It’s not surprising that by the 150th anniversary of the sisters’ arrival in Victoria (2008), Kim Campbell, the former prime minister of Canada and the first female in that role, said that a direct line ran from her education at St. Ann’s Academy − where “women ran the world” − to her government office.

“I learned from the sisters that women could do anything!”

Indeed, at their pinnacle, 300 Sisters of St. Ann worked throughout British Columbia, Alaska and the Yukon, efficiently running their institutions: St. Ann’s Academy, St. Joseph Hospital, other schools and hospitals, and the 400-acre Providence Farm. In 1867, Sisters of St. Anne from Quebec accompanied French-speaking families to the textile mills of the Northeast United States, and their strong presence in the U.S. continues.

Fast forward to 2014.

Sr. Marie Zarowny, province leader in Victoria, faces the challenge of closing it all down in a way that honors the legacy of the pioneers, bringing their work to fulfillment. She examines the motivating principles and tries to continue the work, though it won’t necessarily carry the SSA name in the larger community. Thirty-eight sisters remain in Victoria, many of them retired or living at Mount St. Mary care center.

Despite reduced numbers, the active members are a gutsy bunch, quick to challenge, question, explore, laugh. They work with Reiki, eco- and restorative justice, or in prisons, help people with addictions, combat human trafficking, do fundraising or spiritual direction with the same vigor they once ran a nursing school (1901-84). One would never associate the word “diminishment” or “despair” with this lively group.

As on previous frontiers, they are immersed in the larger community, (84-year-old Sr. Lucy DuMont is the longest marathon walker and fundraiser for Mount St. Mary). Their current work of dismantling will, in the long run, be a gift to all British Colombians, of whom only 10 to 15 percent are Catholic.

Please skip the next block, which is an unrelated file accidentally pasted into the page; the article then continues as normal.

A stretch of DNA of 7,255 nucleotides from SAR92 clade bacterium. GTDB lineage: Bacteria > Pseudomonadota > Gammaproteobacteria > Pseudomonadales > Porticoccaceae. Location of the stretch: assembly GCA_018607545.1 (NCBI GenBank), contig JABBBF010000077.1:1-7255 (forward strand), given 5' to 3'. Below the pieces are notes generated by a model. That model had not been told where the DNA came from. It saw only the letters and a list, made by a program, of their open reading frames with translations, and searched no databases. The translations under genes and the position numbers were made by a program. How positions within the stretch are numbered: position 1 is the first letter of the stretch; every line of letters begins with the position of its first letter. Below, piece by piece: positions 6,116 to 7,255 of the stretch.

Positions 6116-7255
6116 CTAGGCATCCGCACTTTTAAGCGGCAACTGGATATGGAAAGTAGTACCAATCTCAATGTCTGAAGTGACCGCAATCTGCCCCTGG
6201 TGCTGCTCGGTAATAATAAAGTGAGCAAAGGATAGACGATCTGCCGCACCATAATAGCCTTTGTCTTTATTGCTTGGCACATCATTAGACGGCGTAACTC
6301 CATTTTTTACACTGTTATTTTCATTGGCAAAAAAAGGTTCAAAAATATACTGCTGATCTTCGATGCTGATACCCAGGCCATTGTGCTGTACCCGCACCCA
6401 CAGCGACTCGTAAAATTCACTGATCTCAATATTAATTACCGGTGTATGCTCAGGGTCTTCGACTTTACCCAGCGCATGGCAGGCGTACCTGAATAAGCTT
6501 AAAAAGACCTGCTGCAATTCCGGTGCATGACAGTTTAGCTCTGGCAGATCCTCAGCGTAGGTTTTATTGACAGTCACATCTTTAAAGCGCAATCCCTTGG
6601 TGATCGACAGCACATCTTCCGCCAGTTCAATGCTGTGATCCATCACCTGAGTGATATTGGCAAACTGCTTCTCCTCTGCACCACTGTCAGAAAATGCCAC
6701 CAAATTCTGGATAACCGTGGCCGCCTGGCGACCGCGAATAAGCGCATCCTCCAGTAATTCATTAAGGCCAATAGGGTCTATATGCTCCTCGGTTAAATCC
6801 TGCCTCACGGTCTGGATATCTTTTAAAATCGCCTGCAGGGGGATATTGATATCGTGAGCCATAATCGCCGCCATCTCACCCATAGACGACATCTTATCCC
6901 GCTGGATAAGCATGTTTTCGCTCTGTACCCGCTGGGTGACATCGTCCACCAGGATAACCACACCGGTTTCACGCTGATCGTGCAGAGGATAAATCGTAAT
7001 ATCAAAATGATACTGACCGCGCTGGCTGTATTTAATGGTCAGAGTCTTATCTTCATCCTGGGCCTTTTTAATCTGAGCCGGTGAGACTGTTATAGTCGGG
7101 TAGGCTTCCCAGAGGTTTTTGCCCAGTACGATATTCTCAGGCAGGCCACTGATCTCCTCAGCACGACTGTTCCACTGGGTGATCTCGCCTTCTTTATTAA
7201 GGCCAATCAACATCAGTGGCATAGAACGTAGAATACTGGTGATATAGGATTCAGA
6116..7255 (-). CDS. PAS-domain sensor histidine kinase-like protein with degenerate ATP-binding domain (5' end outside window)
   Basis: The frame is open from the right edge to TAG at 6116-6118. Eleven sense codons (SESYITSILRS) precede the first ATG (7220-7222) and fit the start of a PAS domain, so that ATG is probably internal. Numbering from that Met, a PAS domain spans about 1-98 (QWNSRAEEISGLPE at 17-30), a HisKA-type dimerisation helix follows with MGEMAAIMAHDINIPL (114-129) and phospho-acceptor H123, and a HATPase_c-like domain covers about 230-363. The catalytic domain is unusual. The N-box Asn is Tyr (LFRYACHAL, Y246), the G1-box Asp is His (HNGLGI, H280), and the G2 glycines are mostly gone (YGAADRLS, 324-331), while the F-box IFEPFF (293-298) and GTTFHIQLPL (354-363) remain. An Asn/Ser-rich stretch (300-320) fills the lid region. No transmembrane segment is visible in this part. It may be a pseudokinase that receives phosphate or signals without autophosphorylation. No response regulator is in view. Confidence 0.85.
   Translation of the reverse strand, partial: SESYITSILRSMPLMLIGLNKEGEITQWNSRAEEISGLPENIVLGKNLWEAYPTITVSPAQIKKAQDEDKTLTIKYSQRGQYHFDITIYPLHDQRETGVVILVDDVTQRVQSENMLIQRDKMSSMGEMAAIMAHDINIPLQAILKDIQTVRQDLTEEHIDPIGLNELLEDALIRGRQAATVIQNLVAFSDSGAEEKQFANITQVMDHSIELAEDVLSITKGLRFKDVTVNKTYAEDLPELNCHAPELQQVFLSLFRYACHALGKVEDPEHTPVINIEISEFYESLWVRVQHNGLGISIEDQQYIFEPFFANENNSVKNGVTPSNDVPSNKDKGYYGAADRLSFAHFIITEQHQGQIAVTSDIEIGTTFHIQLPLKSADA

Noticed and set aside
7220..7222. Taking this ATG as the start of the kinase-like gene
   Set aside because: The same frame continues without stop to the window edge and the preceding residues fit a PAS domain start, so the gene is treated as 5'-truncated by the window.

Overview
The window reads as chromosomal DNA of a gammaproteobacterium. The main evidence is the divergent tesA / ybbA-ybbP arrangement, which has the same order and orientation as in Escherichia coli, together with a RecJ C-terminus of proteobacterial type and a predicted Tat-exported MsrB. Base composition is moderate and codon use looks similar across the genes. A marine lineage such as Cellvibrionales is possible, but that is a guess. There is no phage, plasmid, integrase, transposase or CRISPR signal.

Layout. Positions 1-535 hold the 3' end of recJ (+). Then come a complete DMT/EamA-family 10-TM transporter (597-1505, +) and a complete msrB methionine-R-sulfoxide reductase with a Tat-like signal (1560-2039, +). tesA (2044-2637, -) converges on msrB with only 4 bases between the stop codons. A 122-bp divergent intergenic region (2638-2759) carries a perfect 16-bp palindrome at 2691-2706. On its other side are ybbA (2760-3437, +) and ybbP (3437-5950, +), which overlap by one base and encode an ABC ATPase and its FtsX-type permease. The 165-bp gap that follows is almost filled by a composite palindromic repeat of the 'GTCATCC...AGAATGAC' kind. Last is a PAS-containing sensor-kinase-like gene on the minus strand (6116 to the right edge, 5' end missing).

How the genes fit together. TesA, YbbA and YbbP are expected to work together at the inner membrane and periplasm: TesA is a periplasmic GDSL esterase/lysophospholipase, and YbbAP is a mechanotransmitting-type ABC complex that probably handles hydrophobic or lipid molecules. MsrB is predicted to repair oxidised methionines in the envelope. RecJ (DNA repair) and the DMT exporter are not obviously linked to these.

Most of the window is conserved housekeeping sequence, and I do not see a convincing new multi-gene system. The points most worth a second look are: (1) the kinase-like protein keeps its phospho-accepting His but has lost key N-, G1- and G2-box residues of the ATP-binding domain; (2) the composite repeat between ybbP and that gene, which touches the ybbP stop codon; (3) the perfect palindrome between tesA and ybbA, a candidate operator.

As Sr. Sheila Moss said in her 2012 address on the 150th anniversary of the city of Victoria: “We collaborate with the people and institutions of Victoria, preserving valuable memories from the city’s founding years and supporting current projects that continue the legacy and values of the sisters.”

The archives containing historical documents, photographs, artifacts and art, carefully maintained by the sisters from the early days to the present, have been moved into the British Columbia Archives. In addition, the first log schoolhouse, now part of the Royal BC Museum, has been restored as a site for many visitors and school field trips.

Further putting the philosophy into practical terms, the sisters deposited 18 paintings to the Art Gallery of Greater Victoria, honoring “the historic role of women as artists.” The deposit includes “Wild Lilies” by Emily Carr, a world renowned Victoria artist. The sisters cared for Emily’s sister, Lizzie, who had breast cancer, until her death in 1936. In gratitude, Emily gave the sisters the painting, which they also allowed to be used by the Breast Cancer Society for fundraising to enhance awareness and research.